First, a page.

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The fact that you can lift the door to get it to latch tells me that it is likely the installer did not install long screws through the top hinge into the 2" x 4" or 2" x 6" that creates your opening in your wall. Often installer rely on nails to support the weight of the door, but nails will allow the door to sag over a period of time. Verify that there is at least one, but preferabbly two long (2" at least) screws through the top hinge. If not, you can use a cordless drill driver to run the screws in. This usually easily draws the door back up to where it belongs. This is rarely caused by a foundation issue, or cause for a new door.
We at NEWPRO suggest you have a professional examine your doors. Not only do these gaps create energy loss from within your home, but also pose a security issue. Without actually inspecting your doors, it would be difficult to pinpoint the precise cause. Circumstances we have run into that sound similar to yours have been caused by the door being warped, the jamb being bowed, or simply that the hinges have become loose or sagged.
I hope this helps!
~ Michelle Slowe
It would be a very good Idea to have your foundaton looked at. Unfortunaly in this area foundation shifts area a big problem. Find someone that will provide a free estimate and check with your home insurance to see if they are able to help offest your cost. Make sure you get a copy of your vendors insurance certificate before you pay anything or have any work done.
Good Luck !!
Mary's Handymen LLC
14919 SW Fwy # 301-205
Sugar Land TX 77478
Each Home should follow a system and be adjusted with an annual maintenance check list conducted. Door adjustments are part of the process and common. Always have a professional look at the issue although it could simply be a small adjustment.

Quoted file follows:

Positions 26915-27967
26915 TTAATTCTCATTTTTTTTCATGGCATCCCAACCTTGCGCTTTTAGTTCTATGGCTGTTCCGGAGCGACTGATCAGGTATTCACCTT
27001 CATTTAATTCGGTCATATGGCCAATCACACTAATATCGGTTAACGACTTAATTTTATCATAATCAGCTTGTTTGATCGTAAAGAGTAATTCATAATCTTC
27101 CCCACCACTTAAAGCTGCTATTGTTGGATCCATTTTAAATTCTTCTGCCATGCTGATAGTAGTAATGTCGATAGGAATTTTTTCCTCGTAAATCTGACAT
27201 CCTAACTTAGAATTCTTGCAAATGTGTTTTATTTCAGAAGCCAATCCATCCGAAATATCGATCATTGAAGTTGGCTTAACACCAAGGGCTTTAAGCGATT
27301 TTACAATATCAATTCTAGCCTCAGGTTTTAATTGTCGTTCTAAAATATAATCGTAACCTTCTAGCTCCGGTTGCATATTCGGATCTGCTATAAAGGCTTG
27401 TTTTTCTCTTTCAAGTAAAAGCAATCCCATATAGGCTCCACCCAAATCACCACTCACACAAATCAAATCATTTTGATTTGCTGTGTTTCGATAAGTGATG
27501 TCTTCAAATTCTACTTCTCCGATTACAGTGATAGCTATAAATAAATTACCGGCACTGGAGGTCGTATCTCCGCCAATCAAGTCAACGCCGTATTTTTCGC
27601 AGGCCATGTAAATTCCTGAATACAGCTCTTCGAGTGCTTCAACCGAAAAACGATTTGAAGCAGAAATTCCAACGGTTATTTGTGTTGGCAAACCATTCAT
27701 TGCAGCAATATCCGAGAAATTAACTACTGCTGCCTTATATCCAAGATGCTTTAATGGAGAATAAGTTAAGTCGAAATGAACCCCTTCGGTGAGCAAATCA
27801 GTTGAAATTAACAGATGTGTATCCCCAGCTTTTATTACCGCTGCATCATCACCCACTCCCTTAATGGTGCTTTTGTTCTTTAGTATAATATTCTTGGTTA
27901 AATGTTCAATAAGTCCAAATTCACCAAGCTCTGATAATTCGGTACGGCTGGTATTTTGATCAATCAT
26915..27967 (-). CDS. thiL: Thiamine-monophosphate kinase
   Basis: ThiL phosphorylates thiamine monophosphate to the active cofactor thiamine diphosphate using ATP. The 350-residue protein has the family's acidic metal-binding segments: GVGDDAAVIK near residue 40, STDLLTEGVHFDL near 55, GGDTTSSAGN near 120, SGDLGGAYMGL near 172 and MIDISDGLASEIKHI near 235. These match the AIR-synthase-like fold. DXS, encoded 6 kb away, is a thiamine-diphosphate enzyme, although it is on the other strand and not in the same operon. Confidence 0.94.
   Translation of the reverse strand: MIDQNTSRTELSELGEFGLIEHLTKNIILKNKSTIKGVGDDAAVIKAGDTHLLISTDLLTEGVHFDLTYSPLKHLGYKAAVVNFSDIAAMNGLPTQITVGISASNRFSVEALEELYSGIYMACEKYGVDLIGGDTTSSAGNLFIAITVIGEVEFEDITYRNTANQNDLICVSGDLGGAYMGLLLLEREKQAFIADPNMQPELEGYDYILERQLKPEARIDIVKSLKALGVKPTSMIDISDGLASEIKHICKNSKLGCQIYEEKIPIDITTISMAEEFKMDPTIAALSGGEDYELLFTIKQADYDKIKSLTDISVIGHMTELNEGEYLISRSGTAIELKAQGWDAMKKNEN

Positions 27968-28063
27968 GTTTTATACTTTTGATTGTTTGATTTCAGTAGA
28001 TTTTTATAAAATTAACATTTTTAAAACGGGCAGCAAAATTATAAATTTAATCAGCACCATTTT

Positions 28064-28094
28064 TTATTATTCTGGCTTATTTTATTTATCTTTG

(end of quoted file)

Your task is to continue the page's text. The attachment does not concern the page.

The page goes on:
While sometimes this is a door installation issue, It is often from seasonal temporary weather changes affecting your homes foundation, or other settling issues. Dry spells and winter freezing cause the soil to shrink and pull away from the foundation and can cause movement that will cause the problem you describe. I would inspect the trim on the frame and look for signs that the frame has moved. This could happen if a door is not shimmed properly. Also inspect the hinge screws, strike plate, and hardware to make sure that nothing has loosend up and moved. If all appears tight, close the door and look at the space around the edge of the door, this is called the reveal or margin. You will see this gap from the interior on an inswing door. The reveal should be somewhat consistant around the edge of the door panel and the door frame. If the reveal is tight at the top and gaps at the bottom on the latch side of the door you will likely need a carpenter to reset the door or adjust the strike plate that engages the hardware into the frame. I would wait until the next season if you can, as sometimes it will move back with the seasonal weather change. If the condition persists or worsens to the point that it will not lock, or affects multiple openings, you might have a foundation shifting or other structural problems and should consult a foundation expert or structural engineer before spending money to fix the door. Good Luck, I hope this helps. If you are in Kansas City, Call us- We do house calls!
Doug Bennett, President All- Weather Window, Doors & Siding Inc.
I would be concerned... sounds like you have some sort of issue if the gap is gettting larger.
I definantely would contact a local professional door installer.
What year was the house built? How old are the doors?
I had a similar experience. It would be better if you replace your door before it get harder to close your main door. I had replaced the doors from a window firm in Ottawa.
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